During the height of the Bruce Boudreau-era Washington Capitals, the Southeast Division was a joke. Florida was a middling team, Carolina hadn’t made the playoffs in three years and Atlanta/Winnipeg in five. The only real threat was Tampa Bay, but even they weren’t a formidable team beyond Steven Stamkos and Martin St. Louis. That’s now all changing.
Tampa Bay’s been adding key pieces all summer, from Matt Carle to Anders Lindback. Carolina made their big splash by acquiring Jordan Staal. The Jets added some size with Olli Jokinen and Alexei Ponikarovsky.
But teams with an established core like Washington, or cap-conscious like Florida, are digging in the free agent bargain bins for short-term fixes and potential steals. The two teams have different reasons not to make a big splash (Washington did get Mike Ribeiro, but also had to give up Cody Eakin and a pick), but adding cheap but serviceable bodies gives them extra flexibility and the depth might just push them over the edge.
The Caps opted for former Panther Wojtek Wolski, signing him to a one-year deal worth $600,000. Florida went after another former Colorado Avalanche in Peter Mueller, hoping that the ex-Av may find the same type of sunny success in Miami as Tomas Fleischmann. Mueller agreed to a one-year, $1.725 million deal, and due to his age and experience, is still an RFA at the end of the contract.
On any other team, Wolski is a middle-of-the-road offensive winger with good speed but doesn’t like going into the dirty areas. His 50-point rookie campaign would be enough to, at the very least, land a Calder nomination in any other year, but Wolski entered the league with a bumper crop of young stars, including the three Calder nominees, Evgeni Malkin, Jordan Staal and Paul Stastny, not to mention Phil Kessel, David Backes, Travis Zajac and Anze Kopitar, among others.
It’s tough to see where Wolski may line up next year, but he’s got an opportunity to play along side Ribeiro or Nicklas Backstrom. If that’s not code for a huge points spike, I’m not sure what is. Even if he ends up with Brooks Laich, Matt Hendricks, Jay Beagle or Jason Chimera, at least maybe their work ethic may rub off on Wolski. The ball’s in Wolski’s court. Should he falter, the Caps have the option of promoting Stanislav Galiev or permanently playing Marcus Johansson or Mathieu Perreault in the top six.
It was interesting to see that the Avs elected to not qualify and retain Peter Mueller. I can’t say it’s surprising, given Mueller’s injury history, but more so because I get the feeling the Avs are in a state of flux again. They’re in a holding pattern to see how Matt Duchene and Erik Johnson can further develop, opting to give them both contracts with shorter terms (Duchene got two, Johnson got four) and see if they can carry the franchise. The alternative, of course, is to completely hand over the reigns to Gabriel Landeskog and build around him and Ryan O’Reilly instead.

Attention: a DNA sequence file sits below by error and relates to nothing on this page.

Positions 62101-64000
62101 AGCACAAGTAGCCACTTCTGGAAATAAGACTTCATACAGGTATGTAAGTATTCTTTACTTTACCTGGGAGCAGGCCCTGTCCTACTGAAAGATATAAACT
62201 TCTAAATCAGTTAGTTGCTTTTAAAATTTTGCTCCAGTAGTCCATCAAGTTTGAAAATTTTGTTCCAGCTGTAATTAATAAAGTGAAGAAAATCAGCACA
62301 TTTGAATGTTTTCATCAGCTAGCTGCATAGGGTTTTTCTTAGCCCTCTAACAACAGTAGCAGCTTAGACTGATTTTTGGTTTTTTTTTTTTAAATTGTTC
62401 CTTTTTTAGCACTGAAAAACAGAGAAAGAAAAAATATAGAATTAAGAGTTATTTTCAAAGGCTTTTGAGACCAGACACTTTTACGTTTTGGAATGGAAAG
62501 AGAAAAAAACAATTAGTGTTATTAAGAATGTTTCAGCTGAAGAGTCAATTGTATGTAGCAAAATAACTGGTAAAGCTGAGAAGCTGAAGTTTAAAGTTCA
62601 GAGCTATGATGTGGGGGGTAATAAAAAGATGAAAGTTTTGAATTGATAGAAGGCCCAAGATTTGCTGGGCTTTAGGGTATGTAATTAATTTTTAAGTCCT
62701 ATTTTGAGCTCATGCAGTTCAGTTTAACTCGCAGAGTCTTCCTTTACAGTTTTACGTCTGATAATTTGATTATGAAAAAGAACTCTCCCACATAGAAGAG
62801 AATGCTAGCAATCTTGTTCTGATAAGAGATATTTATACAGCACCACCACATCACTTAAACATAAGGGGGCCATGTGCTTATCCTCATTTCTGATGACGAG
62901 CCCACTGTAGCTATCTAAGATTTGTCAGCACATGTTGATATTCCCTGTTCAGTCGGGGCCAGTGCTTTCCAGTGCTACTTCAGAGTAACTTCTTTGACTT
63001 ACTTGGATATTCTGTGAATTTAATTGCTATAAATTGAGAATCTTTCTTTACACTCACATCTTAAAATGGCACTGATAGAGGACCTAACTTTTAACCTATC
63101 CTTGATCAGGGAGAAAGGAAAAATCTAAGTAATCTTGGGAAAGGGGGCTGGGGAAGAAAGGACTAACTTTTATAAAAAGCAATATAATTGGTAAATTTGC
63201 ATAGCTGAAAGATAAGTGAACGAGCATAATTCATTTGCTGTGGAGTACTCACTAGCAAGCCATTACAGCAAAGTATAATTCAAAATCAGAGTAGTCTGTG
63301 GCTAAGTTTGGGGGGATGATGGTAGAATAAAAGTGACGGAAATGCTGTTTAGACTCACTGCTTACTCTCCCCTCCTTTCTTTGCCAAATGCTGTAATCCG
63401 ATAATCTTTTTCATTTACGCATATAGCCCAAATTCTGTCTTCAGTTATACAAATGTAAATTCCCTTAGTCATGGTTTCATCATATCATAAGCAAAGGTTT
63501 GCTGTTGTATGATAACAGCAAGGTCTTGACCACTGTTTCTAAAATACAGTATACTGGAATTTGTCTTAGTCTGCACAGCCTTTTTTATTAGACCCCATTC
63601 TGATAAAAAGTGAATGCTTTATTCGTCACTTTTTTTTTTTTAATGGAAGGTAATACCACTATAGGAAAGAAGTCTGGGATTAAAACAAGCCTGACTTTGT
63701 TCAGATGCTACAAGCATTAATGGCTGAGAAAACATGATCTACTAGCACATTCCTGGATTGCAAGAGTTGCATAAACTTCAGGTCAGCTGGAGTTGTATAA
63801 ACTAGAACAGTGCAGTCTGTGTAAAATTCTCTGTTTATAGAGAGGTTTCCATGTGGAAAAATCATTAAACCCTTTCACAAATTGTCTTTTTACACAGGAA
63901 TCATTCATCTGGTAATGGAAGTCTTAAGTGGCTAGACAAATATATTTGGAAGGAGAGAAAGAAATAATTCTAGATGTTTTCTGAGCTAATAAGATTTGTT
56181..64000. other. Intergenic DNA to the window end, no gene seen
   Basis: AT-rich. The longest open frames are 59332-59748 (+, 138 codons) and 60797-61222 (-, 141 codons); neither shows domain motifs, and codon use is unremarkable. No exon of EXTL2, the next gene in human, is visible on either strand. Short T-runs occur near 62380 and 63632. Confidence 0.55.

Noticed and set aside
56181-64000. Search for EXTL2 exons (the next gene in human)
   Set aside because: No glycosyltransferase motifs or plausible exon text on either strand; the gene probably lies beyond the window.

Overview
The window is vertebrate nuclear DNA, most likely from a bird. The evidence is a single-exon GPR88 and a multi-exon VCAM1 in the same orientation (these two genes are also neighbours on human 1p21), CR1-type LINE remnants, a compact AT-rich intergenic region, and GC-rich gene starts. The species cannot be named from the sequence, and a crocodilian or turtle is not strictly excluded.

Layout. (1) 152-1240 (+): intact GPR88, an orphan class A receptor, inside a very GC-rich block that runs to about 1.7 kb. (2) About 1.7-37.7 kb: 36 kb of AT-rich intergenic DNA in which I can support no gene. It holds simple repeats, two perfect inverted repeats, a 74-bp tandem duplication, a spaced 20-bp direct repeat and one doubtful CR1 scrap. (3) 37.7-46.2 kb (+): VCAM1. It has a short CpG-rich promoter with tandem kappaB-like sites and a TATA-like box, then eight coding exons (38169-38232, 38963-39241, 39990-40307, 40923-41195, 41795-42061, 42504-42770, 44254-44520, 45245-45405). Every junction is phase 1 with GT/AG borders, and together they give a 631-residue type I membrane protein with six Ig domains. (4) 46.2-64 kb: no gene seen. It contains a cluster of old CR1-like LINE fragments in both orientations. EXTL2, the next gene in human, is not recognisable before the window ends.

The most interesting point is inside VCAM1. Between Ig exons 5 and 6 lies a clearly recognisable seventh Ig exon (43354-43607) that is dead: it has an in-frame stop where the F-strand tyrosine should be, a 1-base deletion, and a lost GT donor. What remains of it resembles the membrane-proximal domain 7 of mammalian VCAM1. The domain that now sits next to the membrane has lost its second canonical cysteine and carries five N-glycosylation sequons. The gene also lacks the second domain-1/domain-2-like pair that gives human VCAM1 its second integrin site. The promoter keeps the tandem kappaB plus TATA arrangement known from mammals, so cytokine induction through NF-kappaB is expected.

Like Wolski, Mueller cracked the 50-point barrier as a rookie, but also ran into the same problem, having to face Jonathan Toews, Patrick Kane, Nicklas Backstrom, Carey Price and Sam Gagner in Calder voting. And, also like Wolski, Mueller has failed to re-capture any of that rookie magic. Keep in mind, Mueller is still 24 years old and has played only 254 NHL games, which is significantly less than his 2006 draft peers. Most of the players who’ve managed to stay in the NHL have already topped 300 games played. Jordan Staal and Phil Kessel will have eclipsed 500 by the end of the 2012-13 season, barring any sort of setback or injury.
This will be Mueller’s first full season since sitting out the entire 2010-11 season. He was scoring half a point per game in his return, which means there’s still lots of potential in the former eighth overall pick. Florida doctors are confident he’s completely recovered from his concussion and Mueller himself feels the best he’s ever been in quite some time. This is also a homecoming of sorts for Mueller, whose parents once lived in Boca Raton, Fla.
While Wolski will benefit from playing with some great offensive talents, Mueller is the opposite. If the Panthers want to have a fighting chance at returning to the playoffs in a division that got much better less than two weeks into free agency, Mueller has to play a significant role. There are plenty of holes in Florida’s offense, which ranked 27th in the league last year. Depending on how you view Stephen Weiss, the Panthers are still lacking a No. 1 or No. 2 centre (though that could be fixed with Jonathan Huberdeau), but other than Fleischmann, Kris Versteeg and maybe Sean Bergenheim, the team lacks a ton of top six offense.
The best part is that if Mueller pans out, the Panthers need only qualify him to retain his rights. It’s a very low-risk, high-reward gamble that almost certainly has zero possibility of not panning out at all, and the same can’t be said for Wolski.